Mealhada to Agueda

Sunday 26th May.
We set off together from the piglet centre of the universe, we ate some last night it was worth it but not a cheap stop.
We wander at first down country lanes through small villages with houses that are better tended and few derelict. In some villages the churches not only had a fine black cockerel as a weather vane but the same nauseatingly repetitive chime through loud speakers replacing the traditional bells that ring the hours. But in other places there is an obvious air of decay and decline.
Alas after 12km the shins of Betsy (no not the sins) became bad enough that she agrees to find alternative transport. There being no donkey or sedan chair available she settles for a taxi driver summoned from his Sunday rest by the lady in the bar in which we stopped for coffee.
The two remaining continued down similar paths to days past with increasing evidence that we are on The Way, scallop shells and road names including Santiago. This has really been less evident before and the route as befits the way to the major portuguese pilgrimage of Fatima has been mainly in the reverse direction, now St James is in the ascendancy and instead of fellow pilgrims trying to turn us round we are wished well by locals who know where we are heading.
Shortly after starting this morning we met a serious spanish pilgrim en route for Fatima, he had walked Santiago from (we think) his home town of Toledo on one excursion and from Rome to Lourdes on another with (we think) a few more walks in between, all in aid of multiple sclerosis.
The walking is pleasant enough untill we hit the 5km long industrial estate outside our destination of Agueda, this is quiet, it being Domingo (sunday) but boring. (Plenty of cheap lunchtime meals on a workday) After 5km of this we enter the suburbs and see an open cafe, we are early we think, time for a swift half, we have barely sat down when the texts roll in. Betsy has found the intended residencial for the night, it is full, so she is dispatched with the son of the house to The Bombeiros to negociate for a bed!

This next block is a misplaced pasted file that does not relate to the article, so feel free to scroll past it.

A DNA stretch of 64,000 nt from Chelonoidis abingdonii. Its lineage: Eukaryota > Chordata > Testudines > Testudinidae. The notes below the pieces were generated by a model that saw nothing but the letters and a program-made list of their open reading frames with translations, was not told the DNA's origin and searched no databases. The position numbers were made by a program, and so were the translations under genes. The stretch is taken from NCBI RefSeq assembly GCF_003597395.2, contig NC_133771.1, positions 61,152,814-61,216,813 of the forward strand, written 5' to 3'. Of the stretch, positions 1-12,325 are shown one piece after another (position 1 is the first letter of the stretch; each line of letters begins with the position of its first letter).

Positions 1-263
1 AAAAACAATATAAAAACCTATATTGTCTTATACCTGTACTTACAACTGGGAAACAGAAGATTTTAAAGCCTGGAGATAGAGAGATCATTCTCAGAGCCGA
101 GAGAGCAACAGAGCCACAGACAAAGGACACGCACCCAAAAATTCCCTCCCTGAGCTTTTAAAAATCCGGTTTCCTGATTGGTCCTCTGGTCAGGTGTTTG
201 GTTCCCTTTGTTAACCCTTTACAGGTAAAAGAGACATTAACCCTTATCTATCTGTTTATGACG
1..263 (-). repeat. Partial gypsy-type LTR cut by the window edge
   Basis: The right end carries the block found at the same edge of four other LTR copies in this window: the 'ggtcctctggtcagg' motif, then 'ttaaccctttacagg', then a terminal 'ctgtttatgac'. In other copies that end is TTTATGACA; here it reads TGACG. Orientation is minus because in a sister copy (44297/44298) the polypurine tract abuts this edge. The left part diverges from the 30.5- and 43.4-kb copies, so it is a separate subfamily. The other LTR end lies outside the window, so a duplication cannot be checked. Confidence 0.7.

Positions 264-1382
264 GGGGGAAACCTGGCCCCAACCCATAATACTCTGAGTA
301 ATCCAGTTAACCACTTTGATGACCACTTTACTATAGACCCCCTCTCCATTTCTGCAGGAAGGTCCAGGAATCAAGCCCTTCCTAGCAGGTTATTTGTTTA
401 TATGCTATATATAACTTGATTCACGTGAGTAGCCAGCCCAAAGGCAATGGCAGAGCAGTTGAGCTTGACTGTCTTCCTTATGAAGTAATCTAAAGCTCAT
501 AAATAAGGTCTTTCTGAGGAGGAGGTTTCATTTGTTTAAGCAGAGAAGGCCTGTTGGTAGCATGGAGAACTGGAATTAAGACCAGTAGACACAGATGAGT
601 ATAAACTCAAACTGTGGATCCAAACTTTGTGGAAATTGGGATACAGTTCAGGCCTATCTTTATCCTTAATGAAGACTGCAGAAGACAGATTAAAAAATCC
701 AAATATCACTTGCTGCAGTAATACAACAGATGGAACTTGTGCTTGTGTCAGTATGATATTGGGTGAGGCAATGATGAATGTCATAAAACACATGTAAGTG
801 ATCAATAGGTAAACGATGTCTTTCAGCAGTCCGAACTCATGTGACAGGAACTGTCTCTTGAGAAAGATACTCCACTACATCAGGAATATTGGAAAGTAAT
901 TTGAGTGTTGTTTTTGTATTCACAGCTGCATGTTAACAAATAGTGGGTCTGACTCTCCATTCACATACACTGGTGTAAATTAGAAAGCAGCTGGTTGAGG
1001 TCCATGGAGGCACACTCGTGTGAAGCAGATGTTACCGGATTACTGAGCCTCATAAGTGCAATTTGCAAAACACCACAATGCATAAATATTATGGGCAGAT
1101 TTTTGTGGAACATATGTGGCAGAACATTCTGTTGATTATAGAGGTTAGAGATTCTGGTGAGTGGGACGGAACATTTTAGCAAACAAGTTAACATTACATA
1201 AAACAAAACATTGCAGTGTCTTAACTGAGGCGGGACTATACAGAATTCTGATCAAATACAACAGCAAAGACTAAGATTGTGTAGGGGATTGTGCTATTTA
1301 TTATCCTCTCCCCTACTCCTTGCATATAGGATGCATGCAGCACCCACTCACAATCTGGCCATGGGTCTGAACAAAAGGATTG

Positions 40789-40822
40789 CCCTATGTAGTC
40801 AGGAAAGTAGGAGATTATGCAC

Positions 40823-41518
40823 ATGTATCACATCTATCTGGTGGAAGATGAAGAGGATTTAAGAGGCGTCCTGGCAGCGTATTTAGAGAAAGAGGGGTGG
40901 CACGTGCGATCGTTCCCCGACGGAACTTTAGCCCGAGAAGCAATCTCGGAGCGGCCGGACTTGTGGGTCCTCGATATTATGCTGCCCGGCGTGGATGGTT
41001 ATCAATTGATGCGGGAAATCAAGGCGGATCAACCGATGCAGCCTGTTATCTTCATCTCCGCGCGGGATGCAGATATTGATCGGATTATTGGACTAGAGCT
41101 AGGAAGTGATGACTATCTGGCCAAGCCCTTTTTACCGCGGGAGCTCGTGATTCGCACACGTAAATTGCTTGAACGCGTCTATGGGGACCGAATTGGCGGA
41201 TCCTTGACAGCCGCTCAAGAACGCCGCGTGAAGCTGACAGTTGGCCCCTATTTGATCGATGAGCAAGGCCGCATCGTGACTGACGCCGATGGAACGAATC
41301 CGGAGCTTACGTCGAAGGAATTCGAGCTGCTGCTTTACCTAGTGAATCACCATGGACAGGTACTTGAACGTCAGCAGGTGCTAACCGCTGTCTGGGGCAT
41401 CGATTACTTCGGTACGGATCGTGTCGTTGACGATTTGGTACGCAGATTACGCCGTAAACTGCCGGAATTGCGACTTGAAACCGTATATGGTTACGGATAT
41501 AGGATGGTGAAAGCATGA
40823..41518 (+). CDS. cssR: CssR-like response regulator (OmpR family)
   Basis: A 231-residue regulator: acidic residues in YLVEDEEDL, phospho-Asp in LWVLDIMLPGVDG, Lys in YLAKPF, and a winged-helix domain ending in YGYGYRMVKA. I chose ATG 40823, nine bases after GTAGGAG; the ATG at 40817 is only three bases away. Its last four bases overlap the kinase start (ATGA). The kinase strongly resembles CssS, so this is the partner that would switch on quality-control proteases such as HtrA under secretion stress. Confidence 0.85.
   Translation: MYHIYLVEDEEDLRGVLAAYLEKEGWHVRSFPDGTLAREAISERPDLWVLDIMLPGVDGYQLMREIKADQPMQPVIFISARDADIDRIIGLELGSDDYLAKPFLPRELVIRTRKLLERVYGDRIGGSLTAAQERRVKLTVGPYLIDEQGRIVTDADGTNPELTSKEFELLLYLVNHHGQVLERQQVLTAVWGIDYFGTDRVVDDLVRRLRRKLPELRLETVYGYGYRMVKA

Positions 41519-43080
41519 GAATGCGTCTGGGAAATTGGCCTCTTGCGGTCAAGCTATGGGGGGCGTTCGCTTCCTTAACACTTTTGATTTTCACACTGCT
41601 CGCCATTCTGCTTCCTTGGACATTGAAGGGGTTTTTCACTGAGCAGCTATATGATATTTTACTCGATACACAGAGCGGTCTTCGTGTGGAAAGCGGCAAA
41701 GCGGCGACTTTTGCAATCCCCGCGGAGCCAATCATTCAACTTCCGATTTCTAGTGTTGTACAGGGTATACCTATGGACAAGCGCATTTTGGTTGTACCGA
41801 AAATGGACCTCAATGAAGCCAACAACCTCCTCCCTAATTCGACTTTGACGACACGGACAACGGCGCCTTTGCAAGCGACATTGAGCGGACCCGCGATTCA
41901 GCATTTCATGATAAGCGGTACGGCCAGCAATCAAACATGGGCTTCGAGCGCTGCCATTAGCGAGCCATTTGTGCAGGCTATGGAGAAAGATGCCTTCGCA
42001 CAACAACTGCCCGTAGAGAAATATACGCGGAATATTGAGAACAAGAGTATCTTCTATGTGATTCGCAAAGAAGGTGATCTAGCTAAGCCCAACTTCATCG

As always, nothing is simple – the Presidente has to be summoned from his sunday meeting to approve us and prefers to try and donate us to the local Red Cross. When he finds that they have no space he finally accepts the inevitable and despatches one of his minions to provide a guided tour of his fire station which turns out to include a large dormitory with bunks for 28 people and some excellent hot showers. We await with interest the possible arrival of 25 other peregrinos or maybe some burly bombeiros!
The station is modern and equipped with ambulances and big red fire engines along with more sober photos and roll of honour of nine bombeiros dying in the line of duty in a big fire in 1986. The Bombeiros Volontarios is very reminiscent of the RNLI – a very professional voluntary organisation in a physically demanding and high tech situation. We are grateful for the bed, the only other suggestion in the guide is the “bordello” at the end of the bridge!

Link to where we are on Google Maps

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